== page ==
The secret to successful business planning lies in sticking to the Boy Scout motto: Be Prepared. Owning and running a business involves the interplay of numerous forces, some of which can be prepared for while others cannot. The key to combating these forces while maintaining your sanity and—hopefully—a positive bank account, is to develop and implement a plan of attack that will grow and adapt to the changing needs and issues facing your business.
While each business is different, taking the following 10 steps, broken down according to the age and maturity of your business, will provide your business with a solid foundation upon which to grow and keep you from losing your cool when business takes an unexpected detour.
The Start-Up Phase
1. A Business Plan
As cliché as it sounds, the first step in starting your business is to draft your business plan. The process forces you to identify and examine the numerous legal steps, permits, costs, materials, equipment, personnel and marketing needs your business will face in order to open and remain in operation. By creating a blueprint, you will be able to more effectively marshal assets and time while also decreasing the likelihood of costly surprises. To that end, you must be brutally honest about the costs and resources associated with your proposed business. Deluding yourself about the financial costs and time commitment associated with starting and running your business will not help you in the long run.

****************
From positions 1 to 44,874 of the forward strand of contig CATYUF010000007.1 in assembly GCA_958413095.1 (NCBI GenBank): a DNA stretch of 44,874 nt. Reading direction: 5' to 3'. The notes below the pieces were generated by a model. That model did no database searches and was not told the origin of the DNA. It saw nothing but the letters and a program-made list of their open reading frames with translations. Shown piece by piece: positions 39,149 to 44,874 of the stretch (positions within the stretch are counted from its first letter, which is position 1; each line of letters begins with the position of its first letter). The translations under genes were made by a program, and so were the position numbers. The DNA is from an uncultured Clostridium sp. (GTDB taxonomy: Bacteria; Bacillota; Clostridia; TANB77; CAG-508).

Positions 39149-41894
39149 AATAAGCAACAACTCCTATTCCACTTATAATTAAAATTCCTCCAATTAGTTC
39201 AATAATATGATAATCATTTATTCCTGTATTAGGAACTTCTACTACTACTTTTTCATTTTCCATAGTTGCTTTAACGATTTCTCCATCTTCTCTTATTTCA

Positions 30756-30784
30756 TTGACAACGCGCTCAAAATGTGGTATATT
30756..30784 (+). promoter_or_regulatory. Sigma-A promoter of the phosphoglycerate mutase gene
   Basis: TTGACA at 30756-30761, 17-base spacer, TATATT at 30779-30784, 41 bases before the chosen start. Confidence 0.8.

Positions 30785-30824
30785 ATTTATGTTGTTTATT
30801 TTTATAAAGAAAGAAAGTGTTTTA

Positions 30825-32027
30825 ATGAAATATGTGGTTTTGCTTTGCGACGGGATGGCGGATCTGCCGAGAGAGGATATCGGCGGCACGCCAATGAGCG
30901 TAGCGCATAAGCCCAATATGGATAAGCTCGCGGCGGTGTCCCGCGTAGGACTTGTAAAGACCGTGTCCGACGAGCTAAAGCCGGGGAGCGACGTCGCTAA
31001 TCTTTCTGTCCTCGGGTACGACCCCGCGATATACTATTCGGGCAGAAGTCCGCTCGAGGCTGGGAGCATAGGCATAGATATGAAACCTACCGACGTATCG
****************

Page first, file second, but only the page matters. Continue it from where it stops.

2. The Proper Legal Structure